The Boeing Company is GMW’s largest customer. “Three years ago we gained our approval to be a Tier 1 supplier to Boeing,” Barker says proudly. “We are also a supplier to many Tier 1 shops in our area. We worked hard to become a No. 1 supplier to all of them by delivering quality product, on-time, with all of them. We believe that because of that commitment, we received a lot more opportunities that led to growth and expansion in the way of more buildings, more cell systems and more great personnel.
“GMW has a different philosophy than most,” he continues. “Most of the larger companies we compete with seem to look more at generating cash by reducing WIP and inventory to dangerously low levels. I agree that cash flow is important, but it can also get a company in trouble if there is a glitch in their production, their supply chain or in customer demand, and ultimately causes late deliveries. We operate with the ideal that when you deliver late to customers you will limit or eliminate new opportunities.”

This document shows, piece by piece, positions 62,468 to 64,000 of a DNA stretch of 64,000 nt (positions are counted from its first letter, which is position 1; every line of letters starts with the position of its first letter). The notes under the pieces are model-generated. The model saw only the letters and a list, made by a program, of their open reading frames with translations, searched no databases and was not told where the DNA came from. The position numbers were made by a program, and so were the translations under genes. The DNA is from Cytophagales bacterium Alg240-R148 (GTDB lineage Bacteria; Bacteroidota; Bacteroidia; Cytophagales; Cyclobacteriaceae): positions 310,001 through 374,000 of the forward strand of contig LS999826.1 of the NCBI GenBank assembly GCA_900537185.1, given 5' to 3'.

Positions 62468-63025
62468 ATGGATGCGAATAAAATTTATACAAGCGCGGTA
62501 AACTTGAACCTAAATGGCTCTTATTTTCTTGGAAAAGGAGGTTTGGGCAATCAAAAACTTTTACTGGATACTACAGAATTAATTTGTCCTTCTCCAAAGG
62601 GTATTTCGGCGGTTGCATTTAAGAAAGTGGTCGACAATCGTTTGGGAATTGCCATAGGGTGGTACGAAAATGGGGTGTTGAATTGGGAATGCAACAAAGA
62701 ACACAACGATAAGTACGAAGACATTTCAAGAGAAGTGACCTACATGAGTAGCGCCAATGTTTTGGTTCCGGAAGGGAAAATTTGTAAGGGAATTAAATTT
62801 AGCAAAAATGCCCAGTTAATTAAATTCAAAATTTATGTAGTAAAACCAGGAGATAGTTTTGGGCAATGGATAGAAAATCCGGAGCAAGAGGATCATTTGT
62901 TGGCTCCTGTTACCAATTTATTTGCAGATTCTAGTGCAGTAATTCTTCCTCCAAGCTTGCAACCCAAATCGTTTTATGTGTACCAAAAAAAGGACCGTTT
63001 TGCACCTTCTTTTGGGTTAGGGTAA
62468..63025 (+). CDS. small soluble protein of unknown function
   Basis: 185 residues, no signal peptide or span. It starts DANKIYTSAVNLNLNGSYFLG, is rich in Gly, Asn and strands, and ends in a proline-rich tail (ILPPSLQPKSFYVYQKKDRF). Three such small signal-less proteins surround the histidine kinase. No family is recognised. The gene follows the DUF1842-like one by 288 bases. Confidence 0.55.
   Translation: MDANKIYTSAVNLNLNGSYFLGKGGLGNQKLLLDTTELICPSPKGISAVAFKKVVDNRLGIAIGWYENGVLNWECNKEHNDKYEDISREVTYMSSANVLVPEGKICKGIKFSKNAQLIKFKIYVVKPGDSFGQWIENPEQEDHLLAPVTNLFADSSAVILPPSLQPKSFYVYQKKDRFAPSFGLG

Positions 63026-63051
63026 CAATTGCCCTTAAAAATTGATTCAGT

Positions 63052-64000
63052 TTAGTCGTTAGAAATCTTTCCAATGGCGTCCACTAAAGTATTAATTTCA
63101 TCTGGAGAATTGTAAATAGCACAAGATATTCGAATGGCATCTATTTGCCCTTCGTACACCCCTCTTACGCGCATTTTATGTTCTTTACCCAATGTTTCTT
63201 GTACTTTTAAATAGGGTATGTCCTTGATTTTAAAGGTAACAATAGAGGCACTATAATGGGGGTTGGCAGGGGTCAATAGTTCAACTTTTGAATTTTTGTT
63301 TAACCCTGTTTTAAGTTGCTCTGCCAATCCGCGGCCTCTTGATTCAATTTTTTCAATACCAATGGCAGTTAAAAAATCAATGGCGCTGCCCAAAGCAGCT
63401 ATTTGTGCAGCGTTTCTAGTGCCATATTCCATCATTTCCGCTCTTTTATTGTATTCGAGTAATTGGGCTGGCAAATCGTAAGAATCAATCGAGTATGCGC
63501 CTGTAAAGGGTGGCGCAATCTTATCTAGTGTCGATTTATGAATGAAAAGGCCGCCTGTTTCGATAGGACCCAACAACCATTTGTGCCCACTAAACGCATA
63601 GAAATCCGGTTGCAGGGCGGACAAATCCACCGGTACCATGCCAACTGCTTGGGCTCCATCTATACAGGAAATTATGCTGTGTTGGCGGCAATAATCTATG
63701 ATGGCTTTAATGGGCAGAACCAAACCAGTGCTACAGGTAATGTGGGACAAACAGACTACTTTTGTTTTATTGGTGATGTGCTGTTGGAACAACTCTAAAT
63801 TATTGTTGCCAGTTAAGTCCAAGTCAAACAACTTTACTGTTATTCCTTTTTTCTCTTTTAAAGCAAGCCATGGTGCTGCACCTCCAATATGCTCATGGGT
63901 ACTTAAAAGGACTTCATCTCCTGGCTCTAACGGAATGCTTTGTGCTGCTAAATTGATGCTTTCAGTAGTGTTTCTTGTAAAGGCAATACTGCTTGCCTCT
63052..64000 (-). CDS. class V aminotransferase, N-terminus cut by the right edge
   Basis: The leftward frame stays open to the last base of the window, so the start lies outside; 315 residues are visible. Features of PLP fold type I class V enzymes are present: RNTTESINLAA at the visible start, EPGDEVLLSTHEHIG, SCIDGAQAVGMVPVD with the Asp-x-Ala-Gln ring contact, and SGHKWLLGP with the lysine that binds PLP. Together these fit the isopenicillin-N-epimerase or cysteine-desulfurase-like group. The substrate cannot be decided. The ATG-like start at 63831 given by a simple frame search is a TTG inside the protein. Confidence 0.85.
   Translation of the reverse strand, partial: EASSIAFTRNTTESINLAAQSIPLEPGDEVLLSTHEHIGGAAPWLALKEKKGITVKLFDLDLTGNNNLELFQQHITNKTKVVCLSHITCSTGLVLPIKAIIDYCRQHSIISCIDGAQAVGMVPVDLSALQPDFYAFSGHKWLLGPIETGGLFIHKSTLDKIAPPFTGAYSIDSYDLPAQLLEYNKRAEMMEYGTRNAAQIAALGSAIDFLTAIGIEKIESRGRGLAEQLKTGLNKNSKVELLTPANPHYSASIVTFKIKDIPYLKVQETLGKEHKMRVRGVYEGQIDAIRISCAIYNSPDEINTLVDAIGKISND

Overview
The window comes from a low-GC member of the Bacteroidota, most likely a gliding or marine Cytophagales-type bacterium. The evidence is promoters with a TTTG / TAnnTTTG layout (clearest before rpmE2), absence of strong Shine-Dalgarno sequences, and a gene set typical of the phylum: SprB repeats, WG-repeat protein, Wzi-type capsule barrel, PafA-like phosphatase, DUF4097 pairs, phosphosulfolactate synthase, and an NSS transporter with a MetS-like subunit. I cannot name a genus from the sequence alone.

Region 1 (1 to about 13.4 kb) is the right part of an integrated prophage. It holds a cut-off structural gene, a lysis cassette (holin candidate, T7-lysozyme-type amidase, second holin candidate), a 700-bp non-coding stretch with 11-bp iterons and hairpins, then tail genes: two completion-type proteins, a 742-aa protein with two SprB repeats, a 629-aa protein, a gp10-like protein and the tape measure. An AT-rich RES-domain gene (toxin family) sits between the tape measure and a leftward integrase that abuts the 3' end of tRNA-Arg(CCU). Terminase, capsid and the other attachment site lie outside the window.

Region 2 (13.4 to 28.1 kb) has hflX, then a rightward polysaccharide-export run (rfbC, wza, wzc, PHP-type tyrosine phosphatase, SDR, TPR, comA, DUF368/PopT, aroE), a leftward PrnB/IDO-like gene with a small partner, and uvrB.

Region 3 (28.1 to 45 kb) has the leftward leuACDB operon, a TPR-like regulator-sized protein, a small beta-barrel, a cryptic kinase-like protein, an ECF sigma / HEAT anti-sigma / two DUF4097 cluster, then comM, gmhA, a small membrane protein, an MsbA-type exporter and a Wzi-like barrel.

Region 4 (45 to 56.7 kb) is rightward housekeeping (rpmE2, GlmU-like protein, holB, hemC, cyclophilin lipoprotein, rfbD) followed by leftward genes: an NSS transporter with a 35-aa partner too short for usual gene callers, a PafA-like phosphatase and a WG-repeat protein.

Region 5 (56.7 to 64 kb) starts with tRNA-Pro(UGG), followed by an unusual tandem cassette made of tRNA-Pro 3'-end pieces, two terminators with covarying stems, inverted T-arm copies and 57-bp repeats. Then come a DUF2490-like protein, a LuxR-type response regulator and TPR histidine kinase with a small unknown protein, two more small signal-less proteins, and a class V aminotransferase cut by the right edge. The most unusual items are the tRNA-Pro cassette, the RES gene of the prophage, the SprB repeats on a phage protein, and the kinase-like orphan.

Looking ahead, GMW wants to be a leader in Boeing’s supply chain. “We always strive to be on time, provide quality products and be a top supplier to all of our customers,” Barker says. “I think the sky is the limit. We’re constantly looking to expand, looking for the best technology and are always looking for top talent. We run this place like a family business and treat our employees and customers in that manner.”
That is one thing Barker notes that some big companies seem to have lost sight of: customer service. “Customers often tell us that they have trouble getting through to someone via phone or get timely answers that they need from other suppliers,” he says. “We are always available and try to get answers immediately to our customers. Communication is critical and too many companies have lost that. As a result, Global Machine Works emphasizes that and we pride ourselves on being the best we can be at it.”